What You Know

Write what you know…

I was recently prompted to read an article in the New York Times about whether or not ‘writing what you know’ was a piece of wise or unwise advice. Ever since I was little, as young as seven years of age, I found my own experiences to be so much more mundane than the incidents of princesses and talking lions I created in my innocent stories. Furthermore, in the moment, something ridiculous and unique can happen to you, and observers may laugh because they’d never witnessed such a comical moment. However, try telling this same recollection to friends or family afterwards, and they might chuckle… for a moment… just to be polite. So my conclusion: experiences are momentary involvements that are completely distinctive. Perhaps a piece of fiction is more entertaining than a personal remembrance, because a work of fiction can have comparable quality to an in-the-moment experience.

Now… after reading these last two sentences of the above paragraph to my friend, she squinted her eyes at me, pursed her lips together, and said, “that is difficult to swallow”. Rereading those last two sentences myself, I understand her stance because I suppose those last two sentences resembled an equivalent to, ‘memories are insignificant and relaying them to a family member or friend is senseless’. Of course I don’t mean this, and of course memories are important. I’ve had a grandparent die in the last year, and without memories I would not be able to remember birthday parties with him or Christmas’ with him, or the times he attempted to teach me how to parallel park. However, a memory with my grandfather is nothing compared to the actual moment when he put his hands over mine, on the steering wheel, mimicking how I should turn the wheel when sliding my car into a space on the side of the road. Telling this specific story to my friend, could not give that moment justice, for I remember smiling during this moment, my grandfather remaining calm while the previous day, my mother had been red in the face; her frustration had gotten the best of her. This is going to be a strange comparison, but stick with me, and maybe you will understand my perspective. Memories, a piece of fiction, and an in-the-moment experience (an instance) are all like apples. A fruit that I love, and they all taste delicious, but sometimes one apple is better than another one. For example, an instance with my grandfather is sweeter than a memory I recall to my friend. Also, a piece of fiction can be extremely sweet, a mix of exaggeration and a true experience. Nevertheless, they are all similar in that they are stories, and they are all certainly sweet in their own right.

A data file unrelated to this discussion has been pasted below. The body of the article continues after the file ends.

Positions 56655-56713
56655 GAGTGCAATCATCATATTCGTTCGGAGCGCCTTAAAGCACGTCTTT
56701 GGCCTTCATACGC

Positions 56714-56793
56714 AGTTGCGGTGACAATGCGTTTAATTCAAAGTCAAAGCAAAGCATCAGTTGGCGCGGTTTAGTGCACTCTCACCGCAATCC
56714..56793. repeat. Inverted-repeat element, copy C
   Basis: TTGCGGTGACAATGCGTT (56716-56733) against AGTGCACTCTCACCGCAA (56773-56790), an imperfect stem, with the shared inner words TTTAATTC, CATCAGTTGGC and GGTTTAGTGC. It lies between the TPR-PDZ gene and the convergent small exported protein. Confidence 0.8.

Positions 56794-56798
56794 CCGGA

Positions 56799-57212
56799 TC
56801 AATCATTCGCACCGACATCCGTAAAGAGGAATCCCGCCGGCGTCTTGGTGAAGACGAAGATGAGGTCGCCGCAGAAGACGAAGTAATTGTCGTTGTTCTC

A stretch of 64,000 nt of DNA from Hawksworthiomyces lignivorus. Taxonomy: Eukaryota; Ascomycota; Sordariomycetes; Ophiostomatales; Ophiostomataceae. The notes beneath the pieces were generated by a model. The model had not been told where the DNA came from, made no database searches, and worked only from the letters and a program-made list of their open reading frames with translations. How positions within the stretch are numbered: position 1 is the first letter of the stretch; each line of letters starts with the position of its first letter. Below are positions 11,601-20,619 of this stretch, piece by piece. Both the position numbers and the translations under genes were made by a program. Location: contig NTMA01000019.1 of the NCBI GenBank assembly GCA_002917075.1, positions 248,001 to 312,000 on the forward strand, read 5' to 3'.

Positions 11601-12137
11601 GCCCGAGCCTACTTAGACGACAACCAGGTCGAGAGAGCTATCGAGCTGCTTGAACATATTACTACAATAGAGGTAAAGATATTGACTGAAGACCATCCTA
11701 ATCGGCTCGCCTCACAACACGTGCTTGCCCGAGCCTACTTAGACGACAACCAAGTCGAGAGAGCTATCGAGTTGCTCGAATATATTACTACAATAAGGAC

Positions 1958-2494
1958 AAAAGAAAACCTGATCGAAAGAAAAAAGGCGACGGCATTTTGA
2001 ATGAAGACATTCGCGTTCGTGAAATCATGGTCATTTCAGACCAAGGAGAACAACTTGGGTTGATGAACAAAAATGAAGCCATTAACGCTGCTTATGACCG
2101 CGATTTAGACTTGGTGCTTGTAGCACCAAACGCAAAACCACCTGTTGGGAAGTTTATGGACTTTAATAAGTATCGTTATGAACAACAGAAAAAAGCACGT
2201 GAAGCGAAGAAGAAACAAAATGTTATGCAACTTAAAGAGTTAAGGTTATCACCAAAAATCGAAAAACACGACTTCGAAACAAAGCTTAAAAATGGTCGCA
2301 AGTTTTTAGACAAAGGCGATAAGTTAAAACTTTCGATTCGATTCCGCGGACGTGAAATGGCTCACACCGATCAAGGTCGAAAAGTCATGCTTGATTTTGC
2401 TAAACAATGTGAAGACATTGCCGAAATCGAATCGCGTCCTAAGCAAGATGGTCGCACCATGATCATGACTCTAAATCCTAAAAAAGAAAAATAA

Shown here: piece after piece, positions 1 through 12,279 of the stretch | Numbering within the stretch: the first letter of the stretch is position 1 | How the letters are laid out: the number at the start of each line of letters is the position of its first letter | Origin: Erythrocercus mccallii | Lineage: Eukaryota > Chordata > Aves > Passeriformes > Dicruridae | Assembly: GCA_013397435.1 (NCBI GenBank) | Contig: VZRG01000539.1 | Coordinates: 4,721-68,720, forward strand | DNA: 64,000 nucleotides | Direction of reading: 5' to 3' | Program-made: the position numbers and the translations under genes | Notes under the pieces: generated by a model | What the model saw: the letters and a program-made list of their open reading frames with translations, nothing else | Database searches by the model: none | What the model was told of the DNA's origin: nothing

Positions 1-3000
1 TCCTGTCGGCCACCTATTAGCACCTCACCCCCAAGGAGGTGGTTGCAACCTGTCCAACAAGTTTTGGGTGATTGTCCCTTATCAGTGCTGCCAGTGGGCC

All I mean to say is this- writing what you know may not always be as powerful as writing a story that is based off of truth, that includes colorful language and exaggerated imagery. Fiction does not always have to be a completely new idea. It can be an occurrence built up to its highest potential.



What is Creativity?

 Today in my Creative Writing seminar, my professor proposed a question to my class that truly brought on silence. He asked, ‘what is creativity?’, and just like that, such a laid-back question brought us to our knees. In that moment I thought- I’m sure a second grader could answer this question flawlessly, and yet my twenty-year-old self was muzzled. Some know-it-all in my class piped up with sheer confidence- there is no such thing as creativity- and the whole classed booed and jeered… perhaps I was one of the loudest.

What is a creative work of art, a creative song, a creative style of education, a creative way to parent. What classifies something as creative? As the class concluded, and I walked with my friend to our next obligations, I couldn’t help but relive moments in my childhood when I had thought I had succeeded in designing a creative project, and suddenly this ‘creative project’ may have not been so original. My professor stated his opinion, and he said, “… nothing is unique. Everything that exists has stemmed from a past”, and although he made a valid point, it certainly sounded morbid.

I believe in the heart of sunshine. I refuse to accept a life without creativity. I cannot fathom that even minor things such as Power Points I have created in the past or poems I have generated had absolutely no sense of uniqueness. Furthermore, I will not acknowledge that special cards I have written for loved ones on their birthdays or gifts I have purposefully chosen to give my friends on the holidays had no sense of distinctiveness. How depressing would a world be if as individuals, we could not produce creative entities?

In my opinion, people can have creative last names, creative tattoos, and creative childhoods. Creativity is something unique, something you don’t see or observe often. The discussion occurring in my class had me really thrown off my equilibrium, because it truly resulted in the melancholic conclusion that only those who have invented a new device are creative. That cannot be accurate, and luckily this is a subjective clause… someone may have created this computer I am currently typing on, but no one has written this exact essay.